The Big Snow ski slope at American Dream in New Jersey.
The Big Snow ski slope at American Dream in New Jersey. (Photo by Scott Mayerowitz/The Points Guy)

Booking Big Snow skiing at American Dream

Preparing to ski in a mall is pretty easy. If you have your own ski gear (think: clothing, gloves, a helmet and skis), all you need to do is buy a two-hour lift ticket online in advance — tickets are not sold on site — for $39.99 or $49.99. The exact price will depend on whether you arrive on a weekday or weekend. There are 15-minute time slots, but the clock doesn’t actually start ticking until you change into your ski clothes and are scanned onto the slope.

Trust me, two hours is plenty of time.

The entrance to Big Snow.
The entrance to Big Snow. (Photo by Scott Mayerowitz/The Points Guy)

Once you find parking — signs were lacking, but for Big Snow, you’ll need to park on Level 1 of Deck A, which costs $5 — and your ticket’s QR code is scanned, you’ll receive a radio-frequency identification wristband that acts as your lift ticket. You’ll then get access to a locker room, where you can store any items you bring with you. You can access it however many times you want during your visit.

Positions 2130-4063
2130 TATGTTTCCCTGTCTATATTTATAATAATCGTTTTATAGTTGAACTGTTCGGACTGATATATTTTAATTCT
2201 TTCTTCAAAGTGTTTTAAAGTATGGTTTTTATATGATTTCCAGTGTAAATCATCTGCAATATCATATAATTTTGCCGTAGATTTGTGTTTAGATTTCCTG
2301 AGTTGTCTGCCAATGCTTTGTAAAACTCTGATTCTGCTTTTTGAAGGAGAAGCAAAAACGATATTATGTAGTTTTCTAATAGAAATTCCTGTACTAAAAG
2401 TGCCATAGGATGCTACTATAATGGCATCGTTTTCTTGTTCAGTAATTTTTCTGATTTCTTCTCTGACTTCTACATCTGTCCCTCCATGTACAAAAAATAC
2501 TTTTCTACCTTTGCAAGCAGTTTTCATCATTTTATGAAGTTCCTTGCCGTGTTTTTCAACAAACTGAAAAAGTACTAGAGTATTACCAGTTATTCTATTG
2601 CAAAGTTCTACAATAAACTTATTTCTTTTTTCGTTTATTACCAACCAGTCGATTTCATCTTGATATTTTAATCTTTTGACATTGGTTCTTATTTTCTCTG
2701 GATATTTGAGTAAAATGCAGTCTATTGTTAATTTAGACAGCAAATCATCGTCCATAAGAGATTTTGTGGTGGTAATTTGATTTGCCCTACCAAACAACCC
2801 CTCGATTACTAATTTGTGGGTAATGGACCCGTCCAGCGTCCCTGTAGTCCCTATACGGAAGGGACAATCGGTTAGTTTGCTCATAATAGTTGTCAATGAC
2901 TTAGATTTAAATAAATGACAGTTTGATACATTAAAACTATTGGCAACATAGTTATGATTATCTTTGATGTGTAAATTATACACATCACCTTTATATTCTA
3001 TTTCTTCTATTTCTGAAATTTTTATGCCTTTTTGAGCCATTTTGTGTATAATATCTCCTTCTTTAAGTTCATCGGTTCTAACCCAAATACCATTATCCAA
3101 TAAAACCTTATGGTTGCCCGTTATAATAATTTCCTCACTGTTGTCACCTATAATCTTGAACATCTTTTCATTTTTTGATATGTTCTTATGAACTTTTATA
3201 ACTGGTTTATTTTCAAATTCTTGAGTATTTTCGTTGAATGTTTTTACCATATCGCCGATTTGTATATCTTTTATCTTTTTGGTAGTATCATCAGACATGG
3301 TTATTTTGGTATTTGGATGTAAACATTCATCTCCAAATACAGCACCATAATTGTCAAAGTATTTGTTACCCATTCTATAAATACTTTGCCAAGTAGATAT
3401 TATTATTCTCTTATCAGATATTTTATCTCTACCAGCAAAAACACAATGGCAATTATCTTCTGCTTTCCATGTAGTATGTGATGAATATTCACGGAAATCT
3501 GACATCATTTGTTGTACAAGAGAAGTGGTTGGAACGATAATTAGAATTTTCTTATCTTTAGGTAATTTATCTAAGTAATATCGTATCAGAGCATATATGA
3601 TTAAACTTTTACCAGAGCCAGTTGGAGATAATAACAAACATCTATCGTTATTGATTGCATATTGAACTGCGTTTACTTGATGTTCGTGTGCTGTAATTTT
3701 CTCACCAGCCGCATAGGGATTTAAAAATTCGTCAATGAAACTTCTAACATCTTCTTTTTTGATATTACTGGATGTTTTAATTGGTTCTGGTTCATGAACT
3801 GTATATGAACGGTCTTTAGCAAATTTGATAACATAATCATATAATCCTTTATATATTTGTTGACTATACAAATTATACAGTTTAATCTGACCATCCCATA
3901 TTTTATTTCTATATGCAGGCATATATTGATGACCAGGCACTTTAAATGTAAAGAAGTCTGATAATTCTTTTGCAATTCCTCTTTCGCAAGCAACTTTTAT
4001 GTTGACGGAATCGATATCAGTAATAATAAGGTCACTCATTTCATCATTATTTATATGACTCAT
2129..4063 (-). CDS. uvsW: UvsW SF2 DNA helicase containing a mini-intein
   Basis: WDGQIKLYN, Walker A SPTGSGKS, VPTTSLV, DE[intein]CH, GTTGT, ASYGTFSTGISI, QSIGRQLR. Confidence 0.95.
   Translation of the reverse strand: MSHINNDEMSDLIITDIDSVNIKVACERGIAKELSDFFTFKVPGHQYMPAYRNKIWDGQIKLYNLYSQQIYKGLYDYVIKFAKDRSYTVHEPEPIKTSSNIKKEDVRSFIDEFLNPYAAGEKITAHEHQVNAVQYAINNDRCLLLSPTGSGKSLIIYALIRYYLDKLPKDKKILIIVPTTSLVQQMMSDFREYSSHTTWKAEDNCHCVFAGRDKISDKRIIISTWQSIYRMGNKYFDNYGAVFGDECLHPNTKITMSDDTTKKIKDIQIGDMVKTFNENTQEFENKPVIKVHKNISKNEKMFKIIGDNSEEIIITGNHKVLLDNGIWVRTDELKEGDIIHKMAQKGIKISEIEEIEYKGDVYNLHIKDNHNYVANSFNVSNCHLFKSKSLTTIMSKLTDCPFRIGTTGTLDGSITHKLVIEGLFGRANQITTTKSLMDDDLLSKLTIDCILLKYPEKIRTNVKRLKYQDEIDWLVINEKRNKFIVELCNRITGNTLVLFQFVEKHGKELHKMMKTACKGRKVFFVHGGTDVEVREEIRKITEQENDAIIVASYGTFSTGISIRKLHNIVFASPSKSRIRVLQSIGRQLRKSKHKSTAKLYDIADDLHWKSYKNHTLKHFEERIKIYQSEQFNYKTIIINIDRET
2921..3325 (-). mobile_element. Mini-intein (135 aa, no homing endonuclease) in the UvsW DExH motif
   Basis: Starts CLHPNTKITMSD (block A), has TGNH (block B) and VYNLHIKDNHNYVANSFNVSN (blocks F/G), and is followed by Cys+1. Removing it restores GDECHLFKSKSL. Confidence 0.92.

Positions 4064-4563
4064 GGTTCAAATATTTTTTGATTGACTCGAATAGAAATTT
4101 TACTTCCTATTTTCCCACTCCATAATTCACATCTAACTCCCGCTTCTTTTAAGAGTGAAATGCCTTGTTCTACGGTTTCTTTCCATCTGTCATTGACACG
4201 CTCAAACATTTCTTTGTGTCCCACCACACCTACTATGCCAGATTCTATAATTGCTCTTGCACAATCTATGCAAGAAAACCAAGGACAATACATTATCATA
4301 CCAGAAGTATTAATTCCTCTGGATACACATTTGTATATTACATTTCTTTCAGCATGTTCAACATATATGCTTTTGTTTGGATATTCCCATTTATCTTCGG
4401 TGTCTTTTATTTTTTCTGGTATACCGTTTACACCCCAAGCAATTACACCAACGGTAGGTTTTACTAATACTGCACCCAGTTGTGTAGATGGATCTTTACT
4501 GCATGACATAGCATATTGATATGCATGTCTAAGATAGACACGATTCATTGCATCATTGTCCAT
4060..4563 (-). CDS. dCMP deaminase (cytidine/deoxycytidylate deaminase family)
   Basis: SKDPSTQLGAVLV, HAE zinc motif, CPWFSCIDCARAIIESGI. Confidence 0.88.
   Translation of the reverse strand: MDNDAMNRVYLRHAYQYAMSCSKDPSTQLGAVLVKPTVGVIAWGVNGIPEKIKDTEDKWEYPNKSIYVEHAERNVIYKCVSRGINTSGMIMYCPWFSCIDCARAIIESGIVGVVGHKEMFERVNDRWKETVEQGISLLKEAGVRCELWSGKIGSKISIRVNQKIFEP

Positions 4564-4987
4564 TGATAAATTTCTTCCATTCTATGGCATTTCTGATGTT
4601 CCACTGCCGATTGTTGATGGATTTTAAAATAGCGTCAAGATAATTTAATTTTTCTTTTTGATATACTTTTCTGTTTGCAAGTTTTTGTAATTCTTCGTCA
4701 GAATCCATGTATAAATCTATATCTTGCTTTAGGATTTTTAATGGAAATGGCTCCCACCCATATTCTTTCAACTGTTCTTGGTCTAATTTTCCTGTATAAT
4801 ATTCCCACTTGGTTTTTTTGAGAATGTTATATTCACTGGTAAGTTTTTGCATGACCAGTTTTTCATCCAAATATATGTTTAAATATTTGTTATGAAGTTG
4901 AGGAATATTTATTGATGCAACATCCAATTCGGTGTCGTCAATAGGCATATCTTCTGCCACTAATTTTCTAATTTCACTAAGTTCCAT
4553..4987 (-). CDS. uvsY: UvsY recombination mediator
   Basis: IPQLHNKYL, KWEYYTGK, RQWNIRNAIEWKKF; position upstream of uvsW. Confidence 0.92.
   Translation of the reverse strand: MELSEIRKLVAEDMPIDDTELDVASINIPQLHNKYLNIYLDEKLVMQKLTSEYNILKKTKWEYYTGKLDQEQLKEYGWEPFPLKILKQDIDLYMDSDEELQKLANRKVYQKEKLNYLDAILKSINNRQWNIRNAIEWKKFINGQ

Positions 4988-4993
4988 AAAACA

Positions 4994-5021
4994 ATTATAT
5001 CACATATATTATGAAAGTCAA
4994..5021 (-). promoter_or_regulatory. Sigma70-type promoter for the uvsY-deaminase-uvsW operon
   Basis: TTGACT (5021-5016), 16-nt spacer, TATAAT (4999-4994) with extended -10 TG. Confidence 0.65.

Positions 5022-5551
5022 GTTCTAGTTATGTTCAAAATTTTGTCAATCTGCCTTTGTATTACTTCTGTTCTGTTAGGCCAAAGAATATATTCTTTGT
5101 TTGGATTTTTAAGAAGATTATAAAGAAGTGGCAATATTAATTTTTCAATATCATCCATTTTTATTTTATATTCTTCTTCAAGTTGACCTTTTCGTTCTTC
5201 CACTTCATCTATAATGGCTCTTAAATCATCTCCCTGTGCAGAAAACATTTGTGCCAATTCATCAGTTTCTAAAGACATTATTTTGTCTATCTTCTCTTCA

If you don’t have skis or cold-weather clothing, don’t worry: Big Snow sells a rental package for $89.99 that includes a jacket, pants, a helmet and skis. Gloves are $10 extra, so bring your own. (Chase coded the purchase as “education.” I’m still scratching my head at that one.)

If you have clothing but not skis, know that there isn’t a skis-only rental package. You have to pay for the clothing rental, even if you don’t use the provided attire.

The rented clothing at Big Snow.
The rental clothing at Big Snow. (Photo by Scott Mayerowitz/The Points Guy)

What it’s like to ski indoors in New Jersey

First off, this is lots of fun just for the novelty. Stepping inside a giant 28-degree room on a sweltering day was refreshing, like walking into the freezer section of the supermarket.

But after that initial feeling wears off, you’re left with surprisingly great skiing on a wide-open slope.